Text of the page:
Where Do We Go from Here?

Once again, this survey has shown that agile and iterative software development methods appear to be more successful than either traditional or ad hoc strategies. This is consistent with previous surveys and is likely part of the explanation for the general trend in the IT community toward adopting agile strategies. The survey also found, yet again, that we don't value the on-time, on-budget, and to-specification mantra that is prevalent in a lot of the IT literature. I invite other methodologists to step back and observe this.

I will definitely continue to run future IT project success surveys. I will also run other surveys, some of which look at specific scaling factors and their affect on project success. Although I haven't found it yet, I have no doubt that there are some situations where traditional approaches have an average higher success rate than agile approaches. Previous surveys have explored the effect of team size and geographic distribution for example, with agile and iterative doing as well or better than traditional regardless of size or distribution. I haven't yet explored the effect of regulatory compliance, domain complexity, or technical complexity on the success rates of the various paradigms. Stay tuned for future results, and please consider filling out my surveys whenever you're invited to. Thanks in advance.

Links

The results of the 2011 IT Project Success survey are available online free of charge, including the original questions, the source data, and a summary slide deck.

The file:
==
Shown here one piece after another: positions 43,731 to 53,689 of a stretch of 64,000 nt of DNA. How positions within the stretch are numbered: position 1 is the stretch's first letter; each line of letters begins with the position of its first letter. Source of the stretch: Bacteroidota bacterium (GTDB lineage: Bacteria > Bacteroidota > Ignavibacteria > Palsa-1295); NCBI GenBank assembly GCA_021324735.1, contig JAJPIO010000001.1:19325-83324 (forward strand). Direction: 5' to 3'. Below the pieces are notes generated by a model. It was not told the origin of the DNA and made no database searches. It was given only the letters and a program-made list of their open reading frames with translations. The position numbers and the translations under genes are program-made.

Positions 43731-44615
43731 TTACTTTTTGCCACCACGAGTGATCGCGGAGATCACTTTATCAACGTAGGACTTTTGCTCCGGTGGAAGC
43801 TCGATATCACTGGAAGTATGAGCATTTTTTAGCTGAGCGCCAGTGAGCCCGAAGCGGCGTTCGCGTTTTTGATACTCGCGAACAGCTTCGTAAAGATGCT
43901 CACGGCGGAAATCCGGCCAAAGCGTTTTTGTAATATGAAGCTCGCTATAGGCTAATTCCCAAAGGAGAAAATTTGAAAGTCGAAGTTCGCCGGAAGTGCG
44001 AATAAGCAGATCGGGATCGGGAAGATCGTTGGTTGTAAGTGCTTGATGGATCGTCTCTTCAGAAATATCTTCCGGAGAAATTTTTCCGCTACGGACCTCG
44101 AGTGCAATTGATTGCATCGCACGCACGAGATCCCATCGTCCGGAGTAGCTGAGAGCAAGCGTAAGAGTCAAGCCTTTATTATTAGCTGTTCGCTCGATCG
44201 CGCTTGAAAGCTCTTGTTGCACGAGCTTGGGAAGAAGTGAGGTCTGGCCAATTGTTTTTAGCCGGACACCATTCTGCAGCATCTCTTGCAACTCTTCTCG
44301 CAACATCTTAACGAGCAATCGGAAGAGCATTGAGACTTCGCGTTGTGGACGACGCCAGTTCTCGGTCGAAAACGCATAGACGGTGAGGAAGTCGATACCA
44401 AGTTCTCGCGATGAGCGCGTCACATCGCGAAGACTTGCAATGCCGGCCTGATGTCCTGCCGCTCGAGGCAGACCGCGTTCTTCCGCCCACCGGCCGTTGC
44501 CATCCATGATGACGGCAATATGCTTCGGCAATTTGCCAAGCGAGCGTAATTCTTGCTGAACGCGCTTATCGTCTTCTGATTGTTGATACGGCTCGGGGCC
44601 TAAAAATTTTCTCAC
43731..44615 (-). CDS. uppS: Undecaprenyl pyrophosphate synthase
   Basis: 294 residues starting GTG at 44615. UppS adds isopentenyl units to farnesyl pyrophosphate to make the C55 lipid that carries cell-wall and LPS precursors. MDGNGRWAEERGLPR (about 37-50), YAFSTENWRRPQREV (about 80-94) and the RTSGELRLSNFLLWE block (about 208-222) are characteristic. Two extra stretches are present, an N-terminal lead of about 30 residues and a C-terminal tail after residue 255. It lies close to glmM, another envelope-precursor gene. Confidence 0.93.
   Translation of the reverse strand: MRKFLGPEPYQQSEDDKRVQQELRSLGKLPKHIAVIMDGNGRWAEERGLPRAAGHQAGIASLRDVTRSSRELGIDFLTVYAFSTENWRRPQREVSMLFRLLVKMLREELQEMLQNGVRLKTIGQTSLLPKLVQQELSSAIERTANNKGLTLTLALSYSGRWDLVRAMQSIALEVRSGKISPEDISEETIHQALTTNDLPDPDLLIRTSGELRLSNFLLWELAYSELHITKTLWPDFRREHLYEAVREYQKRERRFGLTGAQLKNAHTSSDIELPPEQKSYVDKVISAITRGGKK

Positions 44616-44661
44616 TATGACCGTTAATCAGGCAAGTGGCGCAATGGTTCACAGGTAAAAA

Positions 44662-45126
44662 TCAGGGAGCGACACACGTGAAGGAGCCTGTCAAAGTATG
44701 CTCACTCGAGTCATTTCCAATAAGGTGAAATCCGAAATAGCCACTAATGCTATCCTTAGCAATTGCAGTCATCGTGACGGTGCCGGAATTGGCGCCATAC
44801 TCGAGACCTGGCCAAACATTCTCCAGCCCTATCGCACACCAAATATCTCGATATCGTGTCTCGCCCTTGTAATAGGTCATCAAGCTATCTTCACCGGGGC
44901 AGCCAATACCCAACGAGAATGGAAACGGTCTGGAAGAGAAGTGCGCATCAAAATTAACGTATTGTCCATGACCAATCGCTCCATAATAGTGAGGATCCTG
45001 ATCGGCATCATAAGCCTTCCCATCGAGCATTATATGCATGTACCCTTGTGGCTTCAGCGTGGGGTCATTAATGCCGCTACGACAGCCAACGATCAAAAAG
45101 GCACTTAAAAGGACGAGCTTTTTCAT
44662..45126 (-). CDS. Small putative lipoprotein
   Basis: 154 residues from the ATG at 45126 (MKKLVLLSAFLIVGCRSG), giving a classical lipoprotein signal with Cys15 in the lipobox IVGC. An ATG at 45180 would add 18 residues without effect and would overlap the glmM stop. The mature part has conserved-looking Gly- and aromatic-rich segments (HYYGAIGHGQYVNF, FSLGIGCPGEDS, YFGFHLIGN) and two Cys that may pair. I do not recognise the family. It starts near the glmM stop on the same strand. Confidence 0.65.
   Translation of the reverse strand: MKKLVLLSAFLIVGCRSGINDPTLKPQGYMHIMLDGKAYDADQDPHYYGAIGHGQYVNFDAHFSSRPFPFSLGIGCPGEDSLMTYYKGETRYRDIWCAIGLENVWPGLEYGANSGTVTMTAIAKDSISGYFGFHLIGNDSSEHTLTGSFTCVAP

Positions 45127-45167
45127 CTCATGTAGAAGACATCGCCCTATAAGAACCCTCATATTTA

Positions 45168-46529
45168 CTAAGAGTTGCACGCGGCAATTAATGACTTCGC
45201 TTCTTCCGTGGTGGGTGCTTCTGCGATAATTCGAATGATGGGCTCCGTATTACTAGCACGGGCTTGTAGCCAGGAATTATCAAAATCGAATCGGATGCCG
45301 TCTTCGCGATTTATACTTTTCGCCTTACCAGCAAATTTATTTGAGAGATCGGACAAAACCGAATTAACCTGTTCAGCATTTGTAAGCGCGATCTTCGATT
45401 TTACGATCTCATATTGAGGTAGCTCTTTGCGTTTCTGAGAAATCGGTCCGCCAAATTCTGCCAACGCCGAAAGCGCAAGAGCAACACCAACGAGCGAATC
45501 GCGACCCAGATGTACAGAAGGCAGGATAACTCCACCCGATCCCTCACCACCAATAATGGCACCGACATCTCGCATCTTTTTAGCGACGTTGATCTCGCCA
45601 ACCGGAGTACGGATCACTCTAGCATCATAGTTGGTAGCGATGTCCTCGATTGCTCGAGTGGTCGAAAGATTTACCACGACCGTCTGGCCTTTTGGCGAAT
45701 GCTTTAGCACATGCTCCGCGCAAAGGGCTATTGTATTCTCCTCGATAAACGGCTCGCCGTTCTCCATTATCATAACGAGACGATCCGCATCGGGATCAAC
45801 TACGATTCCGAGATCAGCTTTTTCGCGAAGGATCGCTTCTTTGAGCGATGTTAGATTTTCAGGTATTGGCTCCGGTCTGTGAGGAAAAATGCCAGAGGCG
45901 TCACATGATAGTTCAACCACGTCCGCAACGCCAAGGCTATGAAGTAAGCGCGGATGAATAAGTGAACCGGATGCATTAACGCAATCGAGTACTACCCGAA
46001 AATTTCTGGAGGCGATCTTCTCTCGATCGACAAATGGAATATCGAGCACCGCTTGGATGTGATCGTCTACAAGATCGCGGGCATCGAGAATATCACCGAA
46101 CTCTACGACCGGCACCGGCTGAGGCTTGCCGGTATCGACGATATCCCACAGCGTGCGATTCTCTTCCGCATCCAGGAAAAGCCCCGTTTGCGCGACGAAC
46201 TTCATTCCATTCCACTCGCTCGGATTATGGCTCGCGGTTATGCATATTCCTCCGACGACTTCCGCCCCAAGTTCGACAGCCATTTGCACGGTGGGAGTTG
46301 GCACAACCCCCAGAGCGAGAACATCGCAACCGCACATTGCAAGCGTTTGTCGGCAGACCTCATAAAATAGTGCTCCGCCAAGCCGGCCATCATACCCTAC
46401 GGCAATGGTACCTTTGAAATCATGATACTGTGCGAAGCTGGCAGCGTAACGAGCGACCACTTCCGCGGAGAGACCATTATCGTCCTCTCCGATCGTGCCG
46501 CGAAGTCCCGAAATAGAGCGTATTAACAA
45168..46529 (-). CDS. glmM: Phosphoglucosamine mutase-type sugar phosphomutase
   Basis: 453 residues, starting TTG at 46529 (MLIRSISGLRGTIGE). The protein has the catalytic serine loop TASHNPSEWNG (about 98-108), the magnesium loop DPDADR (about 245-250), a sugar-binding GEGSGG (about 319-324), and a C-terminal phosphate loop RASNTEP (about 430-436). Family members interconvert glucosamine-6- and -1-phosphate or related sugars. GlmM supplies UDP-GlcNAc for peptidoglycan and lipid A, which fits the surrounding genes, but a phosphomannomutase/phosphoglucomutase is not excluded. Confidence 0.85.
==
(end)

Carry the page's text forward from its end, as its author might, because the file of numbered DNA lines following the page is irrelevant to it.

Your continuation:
My analysis of the 2010 IT Project Success Rate Survey are captured in my Dr. Dobb's article sneakily entitled 2010 IT Project Success Rates.

The 2008/2009 IT Project Success Rates Survey, which ran in late 2008 and early 2009, is summarized in Software Development Success Rates.

I wrote up the results of the 2007 IT Project Success Rates Survey in Defining Success.

You may find my Bureaucracy Isn't Discipline blog post to be an interesting comparison of traditional and agile philosophies.

The Surveys Exploring the Current State of Information Technology Practices page links to the results of all the Dr. Dobb's surveys which I've run over the years.

My Agility@Scale blog discusses strategies for adopting and applying agile strategies in the complex environments.

The Disciplined Agile Delivery (DAD) process framework is a hybrid approach that is people first, goals driven, enterprise aware, and addresses the full delivery lifecycle. There's still a chance to review work-in-progress chapters for the forthcoming book.

Please consider following Scott Ambler on Twitter.


Scott Ambler is the Chief Methodologist for Agile and Lean at IBM Rational.